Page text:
Browse Prior Art Database

Optimization of geographical DRP for a SIP/SIMPLE presence application. Disclosure Number: IPCOM000174211D
Original Publication Date: 2008-Sep-01
Included in the Prior Art Database: 2008-Sep-01
Document File: 2 page(s) / 71K

Publishing Venue



SIP/SIMPLE presence application are based on a SIP request contains a SUBSCRIBE message, once the SIP dialog is created a SIP session is used to manage the subscription state. In geographical DRP (Disaster Recovery Plan) environment duplicating the SIP sessions for a failover is complicated and resource consuming therefore some application defines the DRP as service continually w/o the hot failover meaning the subscription will be recreated. In such environment, the SIP sessions is recreated on the local server however the remote party is not aware of the change and still maintains the old previous SIP session! This introduces a resource problem in the remote party. In the presence domain most of the subscriptions are mutual, meaning if instance A subscribes to B (A -> B) then instance B will be subscribed to A (B-> A). Based on this fact, the patent idea is to include in the new subscribe message (the SIP message originating in the DRP site after the failure in primary site) an additional flag that indicates that this SIP message is originating in the DRP site and it might replace an existing SIP session. The remote party (that will be aware of the DRP procedure) thus will be able to identify that the new SIP message is coming from the DRP site and will act accordingly

This text was extracted from a PDF file.
This is the abbreviated version, containing approximately 52% of the total text.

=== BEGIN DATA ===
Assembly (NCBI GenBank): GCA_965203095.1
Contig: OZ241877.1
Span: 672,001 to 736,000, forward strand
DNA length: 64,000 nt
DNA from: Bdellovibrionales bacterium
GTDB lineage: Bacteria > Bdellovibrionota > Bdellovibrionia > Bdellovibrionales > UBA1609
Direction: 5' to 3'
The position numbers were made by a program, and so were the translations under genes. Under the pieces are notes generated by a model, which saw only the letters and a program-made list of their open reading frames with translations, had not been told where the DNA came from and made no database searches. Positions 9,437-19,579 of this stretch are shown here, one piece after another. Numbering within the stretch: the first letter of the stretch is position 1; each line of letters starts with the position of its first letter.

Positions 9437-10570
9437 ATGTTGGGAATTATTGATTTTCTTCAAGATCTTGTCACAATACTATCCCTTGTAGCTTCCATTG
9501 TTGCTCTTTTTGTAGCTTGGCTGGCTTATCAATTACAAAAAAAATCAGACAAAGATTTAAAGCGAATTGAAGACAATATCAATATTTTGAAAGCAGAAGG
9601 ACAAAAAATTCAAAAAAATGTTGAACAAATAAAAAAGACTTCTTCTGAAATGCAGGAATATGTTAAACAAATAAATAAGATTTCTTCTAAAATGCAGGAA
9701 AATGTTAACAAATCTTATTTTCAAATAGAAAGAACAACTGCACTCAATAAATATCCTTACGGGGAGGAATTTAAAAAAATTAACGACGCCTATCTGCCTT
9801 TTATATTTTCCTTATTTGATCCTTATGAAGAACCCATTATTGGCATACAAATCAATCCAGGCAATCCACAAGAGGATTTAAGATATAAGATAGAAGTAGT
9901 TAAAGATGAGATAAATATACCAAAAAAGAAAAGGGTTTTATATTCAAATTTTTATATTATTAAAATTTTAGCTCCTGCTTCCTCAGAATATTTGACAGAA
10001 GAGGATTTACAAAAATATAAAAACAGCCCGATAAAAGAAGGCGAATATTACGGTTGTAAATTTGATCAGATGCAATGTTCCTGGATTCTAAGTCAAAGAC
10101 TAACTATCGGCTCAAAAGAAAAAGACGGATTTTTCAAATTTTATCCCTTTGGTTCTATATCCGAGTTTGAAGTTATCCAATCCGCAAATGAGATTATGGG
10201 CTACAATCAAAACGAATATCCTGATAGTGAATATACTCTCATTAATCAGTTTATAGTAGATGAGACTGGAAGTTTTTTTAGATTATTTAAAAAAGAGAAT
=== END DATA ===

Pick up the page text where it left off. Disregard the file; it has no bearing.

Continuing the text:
Page 1 of 2

Optimization of geographical DRP for a SIP /SIMPLE presence application.

SIP/SIMPLE presence applications use SIP session to manage the subscriptions, when user A subscribes on user B the presence server / SIP application and user A client each maintain a SIP session. Since the subscription is a long living object the client may not be aware of a failure on the server side. High availability of SIP services such as of the presence server are usually based on a replication of the valid SIP sessions. This is a valid and maybe a recommended solution for local cluster deployment, but this technique will not provide a valid solution for the geographical DRP (Disaster Recovery Plan). The explanation is that in the geographical distributed environment the WAN connectivity between the sites of the geographical DRP will not allow to replicate the SIP session in an efficient way.

Let's describe the problem and the proposed solution using the following example: Bob is an employee of Company A and is connected with his SIP collaboration software to Company A's cluster. Alice is employee of Company B and is connected with her SIP software client to Company B's SIP server. The SIP servers of Company A and the SIP servers of Company B are connected. On the Company A side there are two servers that are geographically distributed in order to provide an answer in case of Disaster. Bob and Alice add each other to their buddy lists; this will result in 2 subscriptions on each server. Each server will maintain inbound subscription (red arrow) that represents the subscription from the remote user and outbound subscription (blue arrow) that represents the subscription from the local user. Upon failure in Company A primary site (New York) the user will reconnect to the secondary site (Los Angeles). Then the outbound subscription will be recreated (gray arrow) , Since the company B server is not aware of the failure in the Company A primary site the original subscription ( red arrow ) is still exist although now it can be considered as obsolete. Moreover, the original Alice's subscription on Bob does no longer exist on Company A primary server. This subscription exists only on the Company B server therefore Alice will not be aware of the right status of Bob.

The problems as we describe above are:
(1) Upon failure of the Company A server, the remote server (Company B) will manage duplicate subscriptions which will consume twice the amount of memory and may affect badly the Company B servers availability.
(2) Upon failure of the Company A server the remote user (Alice) will not have proper awareness of...